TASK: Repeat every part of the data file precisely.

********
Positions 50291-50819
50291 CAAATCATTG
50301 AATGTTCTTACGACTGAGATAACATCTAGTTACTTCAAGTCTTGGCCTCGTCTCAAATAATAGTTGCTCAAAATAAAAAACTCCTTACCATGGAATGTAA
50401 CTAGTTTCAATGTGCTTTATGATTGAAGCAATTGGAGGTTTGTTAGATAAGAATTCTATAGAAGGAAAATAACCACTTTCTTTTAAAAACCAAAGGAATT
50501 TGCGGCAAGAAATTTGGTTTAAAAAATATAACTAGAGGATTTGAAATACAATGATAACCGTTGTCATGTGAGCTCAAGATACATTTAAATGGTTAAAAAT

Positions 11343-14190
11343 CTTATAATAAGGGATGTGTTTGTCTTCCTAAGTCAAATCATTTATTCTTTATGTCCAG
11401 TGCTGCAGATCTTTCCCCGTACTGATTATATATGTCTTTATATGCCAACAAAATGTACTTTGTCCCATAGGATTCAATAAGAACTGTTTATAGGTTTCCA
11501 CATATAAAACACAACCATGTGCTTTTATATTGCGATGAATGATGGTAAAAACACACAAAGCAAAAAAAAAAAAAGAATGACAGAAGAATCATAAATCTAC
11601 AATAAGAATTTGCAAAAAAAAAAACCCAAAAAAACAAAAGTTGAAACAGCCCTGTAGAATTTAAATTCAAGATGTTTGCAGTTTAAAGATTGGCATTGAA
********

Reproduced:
Positions 50291-50819
50291 CAAATCATTG
50301 AATGTTCTTACGACTGAGATAACATCTAGTTACTTCAAGTCTTGGCCTCGTCTCAAATAATAGTTGCTCAAAATAAAAAACTCCTTACCATGGAATGTAA
50401 CTAGTTTCAATGTGCTTTATGATTGAAGCAATTGGAGGTTTGTTAGATAAGAATTCTATAGAAGGAAAATAACCACTTTCTTTTAAAAACCAAAGGAATT
50501 TGCGGCAAGAAATTTGGTTTAAAAAATATAACTAGAGGATTTGAAATACAATGATAACCGTTGTCATGTGAGCTCAAGATACATTTAAATGGTTAAAAAT

Positions 11343-14190
11343 CTTATAATAAGGGATGTGTTTGTCTTCCTAAGTCAAATCATTTATTCTTTATGTCCAG
11401 TGCTGCAGATCTTTCCCCGTACTGATTATATATGTCTTTATATGCCAACAAAATGTACTTTGTCCCATAGGATTCAATAAGAACTGTTTATAGGTTTCCA
11501 CATATAAAACACAACCATGTGCTTTTATATTGCGATGAATGATGGTAAAAACACACAAAGCAAAAAAAAAAAAAGAATGACAGAAGAATCATAAATCTAC
11601 AATAAGAATTTGCAAAAAAAAAAACCCAAAAAAACAAAAGTTGAAACAGCCCTGTAGAATTTAAATTCAAGATGTTTGCAGTTTAAAGATTGGCATTGAA